Tuesday, July 18, 2017

Selling L & D Solutions: Start with a Needs Analysis

One of the things I often hear from learning and development professionals who are new to consulting is the challenge they have around “selling.” Like most people who go out on their own, they’re experts at (and inspired by) what they do, but they soon realize that there are other aspects of the business they need to attend to – the administrative, the financial, the marketing, and, of course, the selling.

My suggestion is to not think about it as “selling.” Instead, think about it as helping a client achieve goals, overcome challenges, and fulfill needs. It’s about asking good questions (needs analysis), communicating effectively, building relationships, and mapping learning solutions to performance needs – all the things learning and development professionals do on a daily basis.

But how do you get started? It helps to have structure. Step one is, of course, to identify an opportunity. Consider this scenario. You’re at a networking event and are introduced by a former colleague to the VP of Engineering at a large hi-tech company. After exchanging backgrounds and pleasantries, you ask what her current biggest challenge is. She shares that one of her project teams is struggling to meet deadlines for deliverables. There have been two instances so far on a current project where mistakes were identified too late, causing delays in the timeline, and additional cost. As the conversation continues, you learn that team members seem to operate independently, each focused on their part of the project, with little team synergy or communication along the way.

Learning and development opportunities generally fall into two categories. One is where the client just knows that development is a good thing and they have the budget to do it. They don’t necessarily have a problem, but they want to invest in a team development activity that’s more meaningful than bowling or a ropes course. The second category is where they know they have an issue, but they’re not sure of the cause or how to fix it.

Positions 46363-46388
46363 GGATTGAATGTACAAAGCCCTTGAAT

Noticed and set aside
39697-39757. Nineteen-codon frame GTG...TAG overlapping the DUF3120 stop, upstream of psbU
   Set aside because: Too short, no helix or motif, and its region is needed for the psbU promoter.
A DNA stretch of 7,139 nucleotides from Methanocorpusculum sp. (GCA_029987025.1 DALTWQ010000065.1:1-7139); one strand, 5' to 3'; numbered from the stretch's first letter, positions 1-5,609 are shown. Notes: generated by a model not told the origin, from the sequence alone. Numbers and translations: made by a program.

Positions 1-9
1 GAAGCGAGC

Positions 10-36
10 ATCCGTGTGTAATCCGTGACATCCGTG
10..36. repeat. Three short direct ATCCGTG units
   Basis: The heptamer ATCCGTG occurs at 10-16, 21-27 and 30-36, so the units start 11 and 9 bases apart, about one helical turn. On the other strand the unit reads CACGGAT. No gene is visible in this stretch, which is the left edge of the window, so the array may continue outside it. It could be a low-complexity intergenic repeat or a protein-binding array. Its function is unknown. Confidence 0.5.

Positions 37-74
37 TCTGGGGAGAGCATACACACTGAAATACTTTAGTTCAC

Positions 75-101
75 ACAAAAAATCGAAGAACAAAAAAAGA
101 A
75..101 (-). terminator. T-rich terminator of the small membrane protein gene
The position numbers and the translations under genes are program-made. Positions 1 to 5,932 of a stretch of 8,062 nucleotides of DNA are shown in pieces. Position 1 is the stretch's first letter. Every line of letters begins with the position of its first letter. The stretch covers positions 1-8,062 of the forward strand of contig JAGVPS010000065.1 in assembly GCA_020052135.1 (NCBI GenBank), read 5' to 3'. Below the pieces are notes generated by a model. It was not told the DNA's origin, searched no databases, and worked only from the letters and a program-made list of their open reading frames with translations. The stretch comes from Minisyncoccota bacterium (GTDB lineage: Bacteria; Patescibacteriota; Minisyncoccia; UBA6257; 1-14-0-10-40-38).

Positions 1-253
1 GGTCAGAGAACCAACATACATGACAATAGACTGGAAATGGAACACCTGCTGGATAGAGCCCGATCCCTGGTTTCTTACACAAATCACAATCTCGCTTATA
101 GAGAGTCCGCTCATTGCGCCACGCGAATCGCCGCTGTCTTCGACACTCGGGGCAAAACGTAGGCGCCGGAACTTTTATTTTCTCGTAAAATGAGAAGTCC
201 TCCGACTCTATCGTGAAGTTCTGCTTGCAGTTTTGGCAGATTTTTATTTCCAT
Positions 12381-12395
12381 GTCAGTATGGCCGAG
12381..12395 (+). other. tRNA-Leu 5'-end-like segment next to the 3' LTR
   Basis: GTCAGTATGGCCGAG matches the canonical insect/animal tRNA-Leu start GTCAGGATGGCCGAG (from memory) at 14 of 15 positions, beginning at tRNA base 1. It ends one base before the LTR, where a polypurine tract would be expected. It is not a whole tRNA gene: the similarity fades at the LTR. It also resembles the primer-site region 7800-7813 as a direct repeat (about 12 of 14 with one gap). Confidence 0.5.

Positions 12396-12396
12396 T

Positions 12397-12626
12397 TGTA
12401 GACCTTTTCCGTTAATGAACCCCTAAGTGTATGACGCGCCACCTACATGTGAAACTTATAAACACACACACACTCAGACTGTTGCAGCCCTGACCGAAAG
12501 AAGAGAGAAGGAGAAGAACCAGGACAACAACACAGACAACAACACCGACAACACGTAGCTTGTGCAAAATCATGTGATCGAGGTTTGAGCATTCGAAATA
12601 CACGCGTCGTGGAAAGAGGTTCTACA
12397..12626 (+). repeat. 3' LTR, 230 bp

You’ve gleaned from your conversation at the networking event that the engineering project team falls into the second category. Through several follow up emails the next week, you manage to set up an initial meeting. The next step is to prepare for the meeting. What do you need to know before you go? What questions will you ask once you’re there?

Obviously, you want to know as much as possible about the organization and the individuals who will be in the meeting. Are you meeting with a decision maker or is this initial meeting at a different level? What is your goal for the meeting? What does your agenda need to be to get there?

Remember that this meeting is all about the client, not about sharing your menu of solutions. Prepare questions that will help you understand their goals, challenges and needs, as well as:

  • The business goal that is not being met
  • The impact of it not being met
  • Skills and behaviors that are “mission critical” to the business, or impact all employees
  • Performance deficiencies within these skills and behaviors that have the greatest negative impact
  • Expected or desired performance levels

As you think about your goal for the meeting, include what you want the client to do after the meeting – Introduce you to the next level up? Schedule a next meeting? Connect you to others in the organization?